Note. OK, admittedly, this is not 100% foolproof. Why not? Because it’s not unusual for services to run in shared processes; a single process might host multiple services, some of which might be running and some of which might not be running. However, this is the best we can do short of searching through the System event log and looking for service-related events involving, in this case, the Print Spooler service. If you’re interested in trying that, search the System event log for events with an EventCode of 7036, which tracks changes in service status.

After we get back our collection of services we use this line of code to grab the service PID and store it in a variable named intProcessID:

intProcessID = objService.ProcessID

Once we’ve done that we can then retrieve a collection of all the processes that have that particular PID (again, there will be only one item in the resulting collection):

Set colProcesses = objWMIService.ExecQuery _
    ("Select * From Win32_Process Where ProcessID = " & intProcessID)

And then we set up a For Each loop to loop through the one-item collection. Inside that loop all we do is echo back the value of the CreationDate property:

Wscript.Echo objProcess.CreationDate

In turn that gives us output that looks something like this:

20070227074100.796875-480

Yuck. That’s what we were talking about when we said that the information reported back by our first script wasn’t very user-friendly. This isn’t really the fault of the script; the problem is that WMI always reports dates and times as UTC (Universal Time Coordinate) values. Is it possible to convert a UTC value to something a little easier to understand? You bet it is:

strComputer = "."

Set objWMIService = GetObject("winmgmts:\\" & strComputer & "\root\cimv2")

Set colServices = objWMIService.ExecQuery _
    ("Select * From Win32_Service Where Name = 'Spooler'")
 
For Each objService in colServices
    intProcessID = objService.ProcessID

    Set colProcesses = objWMIService.ExecQuery _
        ("Select * From Win32_Process Where ProcessID = " & intProcessID)

    For Each objProcess in colProcesses
        dtmStartTime = objProcess.CreationDate

        dtmConvertedDate = CDate(Mid(dtmStartTime, 5, 2) & "/" & _
            Mid(dtmStartTime, 7, 2) & "/" & Left(dtmStartTime, 4) _
                & " " & Mid (dtmStartTime, 9, 2) & ":" & _
                    Mid(dtmStartTime, 11, 2) & ":" & Mid(dtmStartTime,13, 2))

        Wscript.Echo DateDiff("n", dtmConvertedDate, Now)
    Next
Next

We’ve done two things with this modified script. First, we’ve used this chunk of code to take the value of the CreationDate property and convert it to a “real” date-time value:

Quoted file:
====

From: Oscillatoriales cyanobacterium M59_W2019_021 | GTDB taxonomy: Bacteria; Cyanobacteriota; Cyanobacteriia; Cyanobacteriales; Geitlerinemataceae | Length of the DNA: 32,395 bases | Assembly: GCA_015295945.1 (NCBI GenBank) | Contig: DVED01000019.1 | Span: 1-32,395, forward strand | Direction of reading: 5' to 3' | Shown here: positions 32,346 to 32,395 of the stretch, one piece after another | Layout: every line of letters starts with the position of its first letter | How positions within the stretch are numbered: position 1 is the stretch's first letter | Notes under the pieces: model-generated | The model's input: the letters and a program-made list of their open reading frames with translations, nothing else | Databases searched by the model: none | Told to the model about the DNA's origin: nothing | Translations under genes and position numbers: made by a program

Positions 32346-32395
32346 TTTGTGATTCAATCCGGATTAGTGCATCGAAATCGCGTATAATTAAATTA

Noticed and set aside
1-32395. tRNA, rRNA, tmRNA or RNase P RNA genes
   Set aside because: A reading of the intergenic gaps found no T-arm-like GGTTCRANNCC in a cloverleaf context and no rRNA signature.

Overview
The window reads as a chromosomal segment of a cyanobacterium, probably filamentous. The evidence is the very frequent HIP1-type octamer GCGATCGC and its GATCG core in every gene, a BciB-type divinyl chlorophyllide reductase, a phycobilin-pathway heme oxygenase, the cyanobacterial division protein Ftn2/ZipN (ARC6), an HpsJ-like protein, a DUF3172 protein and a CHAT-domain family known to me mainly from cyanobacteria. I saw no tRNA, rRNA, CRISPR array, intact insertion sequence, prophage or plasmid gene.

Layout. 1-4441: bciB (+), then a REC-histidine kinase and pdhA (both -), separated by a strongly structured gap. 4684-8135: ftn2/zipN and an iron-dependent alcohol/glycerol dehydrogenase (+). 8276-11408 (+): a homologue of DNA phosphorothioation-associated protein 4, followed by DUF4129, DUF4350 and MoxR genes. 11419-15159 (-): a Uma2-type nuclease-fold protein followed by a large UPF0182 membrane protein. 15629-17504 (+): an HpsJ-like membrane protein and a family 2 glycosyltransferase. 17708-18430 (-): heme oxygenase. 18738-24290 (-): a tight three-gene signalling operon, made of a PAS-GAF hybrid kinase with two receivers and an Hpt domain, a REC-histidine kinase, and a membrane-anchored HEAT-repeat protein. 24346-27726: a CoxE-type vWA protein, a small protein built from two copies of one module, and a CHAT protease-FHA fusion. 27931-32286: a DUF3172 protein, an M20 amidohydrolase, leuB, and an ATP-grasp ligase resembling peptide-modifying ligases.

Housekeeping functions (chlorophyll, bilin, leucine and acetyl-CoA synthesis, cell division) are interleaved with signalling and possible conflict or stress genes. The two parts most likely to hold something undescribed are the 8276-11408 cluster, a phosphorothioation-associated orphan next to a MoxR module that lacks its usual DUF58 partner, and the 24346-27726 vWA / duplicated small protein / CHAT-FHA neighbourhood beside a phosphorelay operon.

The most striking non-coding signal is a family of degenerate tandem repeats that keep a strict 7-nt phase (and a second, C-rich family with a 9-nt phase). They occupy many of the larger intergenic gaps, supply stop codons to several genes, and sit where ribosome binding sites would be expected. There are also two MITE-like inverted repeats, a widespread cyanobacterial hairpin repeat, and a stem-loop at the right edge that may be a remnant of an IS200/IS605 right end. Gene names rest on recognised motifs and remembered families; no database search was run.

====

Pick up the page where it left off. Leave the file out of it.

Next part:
dtmStartTime = objProcess.CreationDate

dtmConvertedDate = CDate(Mid(dtmStartTime, 5, 2) & "/" & _
    Mid(dtmStartTime, 7, 2) & "/" & Left(dtmStartTime, 4) _
        & " " & Mid (dtmStartTime, 9, 2) & ":" & _
            Mid(dtmStartTime, 11, 2) & ":" & Mid(dtmStartTime,13, 2))

We won’t discuss this code in any detail today; if you’d like to know more about converting a UTC value to a standard date-time value take a look at this portion of the Microsoft Windows 2000 Scripting Guide. Once we do convert the UTC value to a plain old date-time value we can then use the DateDiff function to report, in this case, the number of minutes that the process has been running:

Wscript.Echo DateDiff("n", dtmConvertedDate, Now)

As you can see, we pass DateDiff three parameters:

“n” indicating the time interval to report. Here we’re reporting the uptime in minutes; for other time intervals (seconds, hour, days, etc.) see the Scripting Guide.

dtmConvertedDate, the date-time value we derived from the CreationDate property.

Now, the current date and time.

This modified script reports the amount of time, in minutes, that the process has been running:

225

Like we said, it’s not the perfect solution, but it’s still a useful script to have in your arsenal. And it does work exceedingly well for services that run in their own process; that’s because stopping a service also terminates the process. And how do you know which services run in their own process? Why, you use this script, of course:

strComputer = "."

Set objWMIService = GetObject("winmgmts:\\" & strComputer & "\root\cimv2")

Set colServices = objWMIService.ExecQuery _
    ("Select * From Win32_Service Where ServiceType = 'Own process'")
 
For Each objService in colServices
    Wscript.Echo objService.DisplayName
Next

There you have it, JC. As for the Scripting Guy who writes this column, he’s ready to call it a day. Is he all worn out after the fun and excitement of the 2007 Winter Scripting Games? No, not really; he’s just lazy. But, in his defense, if he wasn’t lazy then he really wouldn’t be a Scripting Guy, would he?